Two motorcycles were impounded in Nyagatare District on Thursday after they were intercepted trafficking illicit gin.
They were intercepted in Karangazi Sector, Mbare Cell transporting cartons of Zebra Gin, which is classified as psychotropic substance in Rwanda.
The law governing narcotic drugs, psychotropic substances and precursors in Rwanda, in its Article 24, also states that “any drink that exceeds forty five percent of alcohol and any other drink which doesn’t have the required quality for consumption shall be considered as narcotic drug.”
Chief Inspector of Police (CIP) Theobald Kanamugire, the Police spokesperson for the Eastern region said that the operation to impound the motorcycles falls in the overall ongoing efforts to breaking trafficking routes in Nyagatare.
“Nyagatare is the main route especially for traffickers of illicit gin in the Eastern region. For about a month now, stringent joint measures are being implemented. These include joint awareness with faith-based groups and local leaders, but also complemented with strengthened operations,” CIP Kanamugire said.
“So, the two motorcycles; RE 104F and RD 581B were intercepted during the targeted operation. They were transporting combined seven cartons of Zebra gin; one rider was also arrested although another managed to escape after seeing Police officers abandoning the motorcycle and the substances,” he explained.
He warned commercial motorcyclists against facilitating drug dealers by transporting their illegal luggage, and called for continued information sharing on suspected drug dealers so as to be arrested.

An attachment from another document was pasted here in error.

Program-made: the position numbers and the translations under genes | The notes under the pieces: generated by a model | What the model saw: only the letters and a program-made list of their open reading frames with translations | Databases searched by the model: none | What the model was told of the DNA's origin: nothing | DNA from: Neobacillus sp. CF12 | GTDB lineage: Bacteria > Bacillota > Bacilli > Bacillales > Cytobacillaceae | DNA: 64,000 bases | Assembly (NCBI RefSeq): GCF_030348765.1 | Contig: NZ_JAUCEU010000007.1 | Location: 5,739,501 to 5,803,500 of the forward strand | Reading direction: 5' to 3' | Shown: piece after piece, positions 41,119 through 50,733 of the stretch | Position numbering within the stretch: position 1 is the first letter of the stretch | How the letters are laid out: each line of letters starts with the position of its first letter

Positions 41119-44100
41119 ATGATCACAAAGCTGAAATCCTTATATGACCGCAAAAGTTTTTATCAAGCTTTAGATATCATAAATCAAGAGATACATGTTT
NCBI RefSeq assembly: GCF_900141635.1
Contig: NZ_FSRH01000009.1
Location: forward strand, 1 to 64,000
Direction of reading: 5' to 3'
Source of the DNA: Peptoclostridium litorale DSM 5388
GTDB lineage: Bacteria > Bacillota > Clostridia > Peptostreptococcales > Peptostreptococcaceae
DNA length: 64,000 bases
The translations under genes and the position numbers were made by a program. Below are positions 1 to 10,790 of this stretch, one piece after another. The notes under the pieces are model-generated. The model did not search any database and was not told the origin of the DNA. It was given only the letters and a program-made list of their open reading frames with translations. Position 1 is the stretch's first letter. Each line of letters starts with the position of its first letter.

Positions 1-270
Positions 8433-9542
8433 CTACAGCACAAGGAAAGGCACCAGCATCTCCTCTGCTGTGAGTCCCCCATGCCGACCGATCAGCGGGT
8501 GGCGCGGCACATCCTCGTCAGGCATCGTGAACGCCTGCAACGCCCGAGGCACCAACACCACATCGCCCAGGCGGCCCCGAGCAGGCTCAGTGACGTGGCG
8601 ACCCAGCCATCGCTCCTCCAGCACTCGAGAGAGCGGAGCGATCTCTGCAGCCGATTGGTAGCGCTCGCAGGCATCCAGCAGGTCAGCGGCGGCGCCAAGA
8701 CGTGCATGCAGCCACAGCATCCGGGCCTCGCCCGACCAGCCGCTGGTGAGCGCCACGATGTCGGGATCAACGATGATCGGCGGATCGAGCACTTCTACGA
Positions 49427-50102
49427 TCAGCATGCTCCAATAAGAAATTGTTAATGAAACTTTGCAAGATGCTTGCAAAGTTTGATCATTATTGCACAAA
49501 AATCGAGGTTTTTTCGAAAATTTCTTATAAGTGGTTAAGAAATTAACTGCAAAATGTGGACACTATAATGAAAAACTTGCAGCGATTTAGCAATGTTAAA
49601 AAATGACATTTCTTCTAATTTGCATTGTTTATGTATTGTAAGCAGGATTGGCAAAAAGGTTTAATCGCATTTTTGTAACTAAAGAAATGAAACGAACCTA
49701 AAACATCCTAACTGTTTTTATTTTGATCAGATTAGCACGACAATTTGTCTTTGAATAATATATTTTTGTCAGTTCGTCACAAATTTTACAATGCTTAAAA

Illicit brew seized, poured
Meanwhile, a joint operation by the Police and local authorities in Gisagara District on Thursday seized about 650 liters of illicit brew.
At least six people were arrested during the separate operations in connection with distilling the substances.
Reacting on the operations, the Southern region Police spokesperson, Chief Inspector of Police (CIP) Bonaventure Karekezi saluted the role of the residents, who reported the distillers and facilitated successful operations.
“These substances are distilled in unhygienic places by unhygienic people. They also use hazardous raw materials which makes narcotic drugs and harmful to consumers,” CIP Karekezi said.
Some of the raw materials used to make the substances include sugarcane residues, burned bricks, sugar, sorghum and water.
“These operations are therefore meant to fight such drugs, ensure people’s health and bring distillers to justice,” he emphasized.
The seized substances were disposed of in presence of hundreds of residents during which messages against drugs were delivered by the Police and local leaders.